Hundreds of demonstrators gathered on the steps of the Minnesota State Capitol today at 10 a.m. to protest the impending government shutdown while representatives of Governor Dayton and the Republican legislature negotiated inside.
The shutdown will officially begin tomorrow if the governor and legislature do not reach an agreement on the budget by midnight.
Protestors demanded a budget that would avoid a state government shutdown, raise revenues, and preserve services.
Among the protestors were state employees who face job loss during a shutdown, and many residents who stand to lose access to state services.
“I have a lot riding on this. My housing, my medical care,” said Cherise Payton, a resident of Duluth. “I have a lot to lose if they don’t pass a budget.”
Payton rode in from Duluth by bus to speak at the rally. She told the crowd she had been homeless due to health issues until she was able to receive state funded medical treatment, which gave her the stability to find work and afford housing.
If the government is shutdown or state health care services are cut, she said, she might lose what she had gained.
“No one should have to choose between medical care and housing,” she told the demonstrators.
Other protestors echoed her sentiments.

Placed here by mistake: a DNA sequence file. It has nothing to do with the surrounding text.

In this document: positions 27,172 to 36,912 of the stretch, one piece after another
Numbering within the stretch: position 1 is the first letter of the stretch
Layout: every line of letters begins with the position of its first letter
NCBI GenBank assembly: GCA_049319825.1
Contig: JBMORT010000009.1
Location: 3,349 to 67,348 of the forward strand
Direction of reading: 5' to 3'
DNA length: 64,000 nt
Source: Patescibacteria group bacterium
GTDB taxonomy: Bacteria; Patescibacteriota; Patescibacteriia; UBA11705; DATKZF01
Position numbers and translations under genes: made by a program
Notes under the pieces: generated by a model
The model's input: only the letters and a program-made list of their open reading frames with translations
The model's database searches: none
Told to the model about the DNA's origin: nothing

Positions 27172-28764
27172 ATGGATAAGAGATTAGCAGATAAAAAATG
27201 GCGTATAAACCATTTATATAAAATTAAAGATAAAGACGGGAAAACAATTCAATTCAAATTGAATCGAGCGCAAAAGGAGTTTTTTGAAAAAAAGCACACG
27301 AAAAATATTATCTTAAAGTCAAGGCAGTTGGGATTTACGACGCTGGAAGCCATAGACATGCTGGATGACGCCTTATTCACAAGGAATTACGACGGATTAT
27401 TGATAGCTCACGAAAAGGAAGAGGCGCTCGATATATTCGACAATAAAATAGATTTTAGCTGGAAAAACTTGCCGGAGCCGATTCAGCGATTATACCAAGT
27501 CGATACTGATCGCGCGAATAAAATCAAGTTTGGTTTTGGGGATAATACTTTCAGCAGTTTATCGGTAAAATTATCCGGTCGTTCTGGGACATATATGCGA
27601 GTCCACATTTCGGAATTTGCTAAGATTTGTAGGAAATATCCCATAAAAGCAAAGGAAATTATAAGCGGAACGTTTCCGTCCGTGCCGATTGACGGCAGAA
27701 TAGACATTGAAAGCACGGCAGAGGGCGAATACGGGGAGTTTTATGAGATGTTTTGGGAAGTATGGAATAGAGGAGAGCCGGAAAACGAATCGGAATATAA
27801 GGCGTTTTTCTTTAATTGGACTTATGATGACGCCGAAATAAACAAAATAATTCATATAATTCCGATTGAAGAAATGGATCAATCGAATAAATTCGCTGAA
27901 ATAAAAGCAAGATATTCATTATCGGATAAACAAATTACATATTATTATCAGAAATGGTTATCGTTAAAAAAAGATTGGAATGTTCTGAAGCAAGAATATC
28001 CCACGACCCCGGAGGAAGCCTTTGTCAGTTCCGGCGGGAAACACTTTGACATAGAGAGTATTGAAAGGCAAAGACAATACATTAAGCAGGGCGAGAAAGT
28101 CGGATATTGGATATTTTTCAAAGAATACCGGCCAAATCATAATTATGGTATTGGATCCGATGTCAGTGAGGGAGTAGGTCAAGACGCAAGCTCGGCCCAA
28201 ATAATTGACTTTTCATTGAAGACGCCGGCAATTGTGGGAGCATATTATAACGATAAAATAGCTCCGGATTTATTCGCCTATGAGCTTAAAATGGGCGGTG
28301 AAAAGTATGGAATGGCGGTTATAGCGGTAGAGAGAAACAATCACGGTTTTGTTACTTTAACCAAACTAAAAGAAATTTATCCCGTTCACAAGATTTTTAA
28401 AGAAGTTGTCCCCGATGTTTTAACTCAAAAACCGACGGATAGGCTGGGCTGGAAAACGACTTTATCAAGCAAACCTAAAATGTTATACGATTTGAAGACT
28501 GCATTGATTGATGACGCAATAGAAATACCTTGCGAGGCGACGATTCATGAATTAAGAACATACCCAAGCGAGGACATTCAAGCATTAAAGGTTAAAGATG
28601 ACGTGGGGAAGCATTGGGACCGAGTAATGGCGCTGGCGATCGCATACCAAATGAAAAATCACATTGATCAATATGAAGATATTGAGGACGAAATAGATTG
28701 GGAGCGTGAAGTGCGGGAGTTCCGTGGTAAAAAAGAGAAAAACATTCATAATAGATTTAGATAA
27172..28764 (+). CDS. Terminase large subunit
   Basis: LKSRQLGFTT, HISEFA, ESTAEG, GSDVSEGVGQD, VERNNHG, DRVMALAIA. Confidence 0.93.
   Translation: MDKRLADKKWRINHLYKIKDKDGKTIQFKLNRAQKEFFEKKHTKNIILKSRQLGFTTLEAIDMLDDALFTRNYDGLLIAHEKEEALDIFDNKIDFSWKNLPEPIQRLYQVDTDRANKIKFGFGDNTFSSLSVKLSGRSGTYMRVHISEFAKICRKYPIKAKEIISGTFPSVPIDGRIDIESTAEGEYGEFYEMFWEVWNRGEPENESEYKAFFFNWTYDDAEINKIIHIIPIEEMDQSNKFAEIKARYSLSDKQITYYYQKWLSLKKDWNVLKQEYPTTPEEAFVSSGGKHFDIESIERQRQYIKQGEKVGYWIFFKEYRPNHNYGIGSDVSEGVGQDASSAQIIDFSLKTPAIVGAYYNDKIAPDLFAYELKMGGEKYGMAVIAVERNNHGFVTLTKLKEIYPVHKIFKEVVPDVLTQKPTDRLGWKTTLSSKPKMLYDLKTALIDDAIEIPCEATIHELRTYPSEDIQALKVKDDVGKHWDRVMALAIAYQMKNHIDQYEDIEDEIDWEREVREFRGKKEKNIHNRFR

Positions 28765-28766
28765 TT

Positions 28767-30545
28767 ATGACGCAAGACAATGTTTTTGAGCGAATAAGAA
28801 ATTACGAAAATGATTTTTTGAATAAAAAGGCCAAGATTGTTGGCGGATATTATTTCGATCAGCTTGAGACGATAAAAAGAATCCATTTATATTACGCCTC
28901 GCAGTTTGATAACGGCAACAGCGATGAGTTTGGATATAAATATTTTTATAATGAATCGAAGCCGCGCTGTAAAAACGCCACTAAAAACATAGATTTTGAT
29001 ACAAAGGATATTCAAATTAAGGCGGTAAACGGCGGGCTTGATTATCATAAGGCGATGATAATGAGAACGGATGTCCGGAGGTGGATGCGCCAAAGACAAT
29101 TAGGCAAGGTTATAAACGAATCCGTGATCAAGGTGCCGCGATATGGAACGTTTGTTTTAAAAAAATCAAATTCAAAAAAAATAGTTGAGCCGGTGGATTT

“A lot of programs that affect me are on the chopping block,” said David Johnson, a Minneapolis resident who said he is afraid he will have to put off treatment for his hearing loss. “It will be a hardship.”
Speakers and demonstrators also called for the new budget to include new revenue.
“A potential government shutdown is only a symptom of the problem,” said Shar Knutson, president of the Minnesota AFL-CIO. In order to solve its budget problems, she said, the state needed new sources of income.
The budget fight between Dayton and the legislature centers on the question of how to make up the deficit the state faces as a result of increasing costs. While the Republicans have proposed a $34 billion budget that makes up the entire deficit through cuts, Dayton has put forward a $35.8 billion budget that includes a new tax on the highest income residents.
John Evans of Duluth said he came to the rally to support Dayton’s budget, including the tax increase.
“We should all be in the same boat, we should all be helping each other,” said John Evans. “I just think they should tax people fairly.”
Invest in Minnesota, a coalition of labor, non-profit, and faith-based organizations, organized the rally. Groups represented at the demonstration included the state AFL-CIO, non-profits Project for Pride in Living and Parents United, and the Joint Religious Legislative Coalition.
Other demonstrations against the shutdown took place throughout the day. Activist group US Uncut planned a demonstration in the afternoon, and state employee union AFSCME, the American Federation of State, County and Municipal Employees, planned a vigil outside the capitol on Thursday evening.